Multilevel cervical disc arthroplasty: a review of optimal surgical management and future directions

Tsung Hsi Tu*, Ching Ying Wang, Yu Chun Chen, Jau Ching Wu

*Corresponding author for this work

Research output: Contribution to journalReview articlepeer-review

6 Scopus citations


OBJECTIVE Cervical disc arthroplasty (CDA) has been recognized as a popular option for cervical radiculopathy or myelopathy caused by disc problems that require surgery. There have been prospective randomized controlled trials comparing CDA to anterior cervical discectomy and fusion (ACDF) for 1-and 2-level disc herniations. However, the indications for CDA have been extended beyond the strict criteria of these clinical trials after widespread real-world experiences in the past decade. This article provides a bibliometric analysis with a review of the literature to understand the current trends of clinical practice and research on CDA. METHODS The PubMed database was searched using the keywords pertaining to CDA in human studies that were published before August 2022. Analyses of the bibliometrics, including the types of papers, levels of evidence, countries, and the number of disc levels involved were conducted. Moreover, a systematic review of the contents with the emphasis on the current practice of multilevel CDA and complex cervical disc problems was performed. RESULTS A total of 957 articles published during the span of 22 years were analyzed. Nearly one-quarter of the articles (232, 24.2%) were categorized as level I evidence, and 33.0% were categorized as levels I or II. These studies clearly demonstrated the viability and effectiveness of CDA regarding clinical and radiological outcomes, including neurological improvement, maintenance, and preservation of segmental mobility with relatively low risks for several years postoperation. Also, there have been more papers published during the last decade focusing on multilevel CDA and fewer involving the comparison of ACDF. Overall, there was a clustering of CDA papers published from the US and East Asian countries. Based on substantial clinical data of CDA for 1-and 2-level disc diseases, the practice and research of CDA show a trend toward multilevel and complex disease conditions. CONCLUSIONS CDA is an established surgical management procedure for 1-and 2-level cervical disc herniation and spondylosis. The success of motion preservation by CDA—with low rates of complications—has outscored ACDF in patients without deformity. For more than 2-level disc diseases, the surgery shows a trend toward multiple CDA or hybrid ACDF–CDA according to individual evaluation for each level of degeneration.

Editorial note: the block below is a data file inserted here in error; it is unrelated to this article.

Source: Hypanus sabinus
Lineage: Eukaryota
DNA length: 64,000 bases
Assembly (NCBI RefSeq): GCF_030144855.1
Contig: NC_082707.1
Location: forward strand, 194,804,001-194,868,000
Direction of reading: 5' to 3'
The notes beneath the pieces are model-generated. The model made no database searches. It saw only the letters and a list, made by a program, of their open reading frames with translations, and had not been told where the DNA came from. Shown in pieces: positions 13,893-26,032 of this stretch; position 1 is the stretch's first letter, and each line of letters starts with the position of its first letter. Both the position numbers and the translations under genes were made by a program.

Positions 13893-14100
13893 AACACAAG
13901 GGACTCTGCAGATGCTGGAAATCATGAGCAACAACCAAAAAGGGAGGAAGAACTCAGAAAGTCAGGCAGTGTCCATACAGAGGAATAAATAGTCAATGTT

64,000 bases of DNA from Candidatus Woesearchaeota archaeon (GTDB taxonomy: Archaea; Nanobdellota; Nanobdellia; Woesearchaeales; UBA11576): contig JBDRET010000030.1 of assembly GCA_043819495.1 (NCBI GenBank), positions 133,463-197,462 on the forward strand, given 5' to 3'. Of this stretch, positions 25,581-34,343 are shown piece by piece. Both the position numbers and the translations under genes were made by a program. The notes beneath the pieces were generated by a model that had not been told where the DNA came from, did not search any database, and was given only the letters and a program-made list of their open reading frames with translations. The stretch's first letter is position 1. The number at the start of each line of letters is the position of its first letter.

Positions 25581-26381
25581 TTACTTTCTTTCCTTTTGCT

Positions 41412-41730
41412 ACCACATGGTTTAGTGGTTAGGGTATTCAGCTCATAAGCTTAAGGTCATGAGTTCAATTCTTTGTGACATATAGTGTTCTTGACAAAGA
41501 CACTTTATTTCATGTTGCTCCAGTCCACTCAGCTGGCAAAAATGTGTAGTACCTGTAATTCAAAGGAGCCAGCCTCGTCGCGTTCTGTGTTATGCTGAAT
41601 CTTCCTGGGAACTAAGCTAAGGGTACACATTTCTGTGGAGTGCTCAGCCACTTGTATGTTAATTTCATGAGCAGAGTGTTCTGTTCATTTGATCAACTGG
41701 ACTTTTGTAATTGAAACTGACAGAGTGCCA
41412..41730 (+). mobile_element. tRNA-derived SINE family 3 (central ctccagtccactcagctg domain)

Original languageEnglish
Pages (from-to)372-381
Number of pages10
JournalJournal of Neurosurgery: Spine
Issue number3
StatePublished - Mar 2023


  • adjacent-segment disease
  • artificial disc
  • cervical disc arthroplasty
  • disc replacement
  • range of motion


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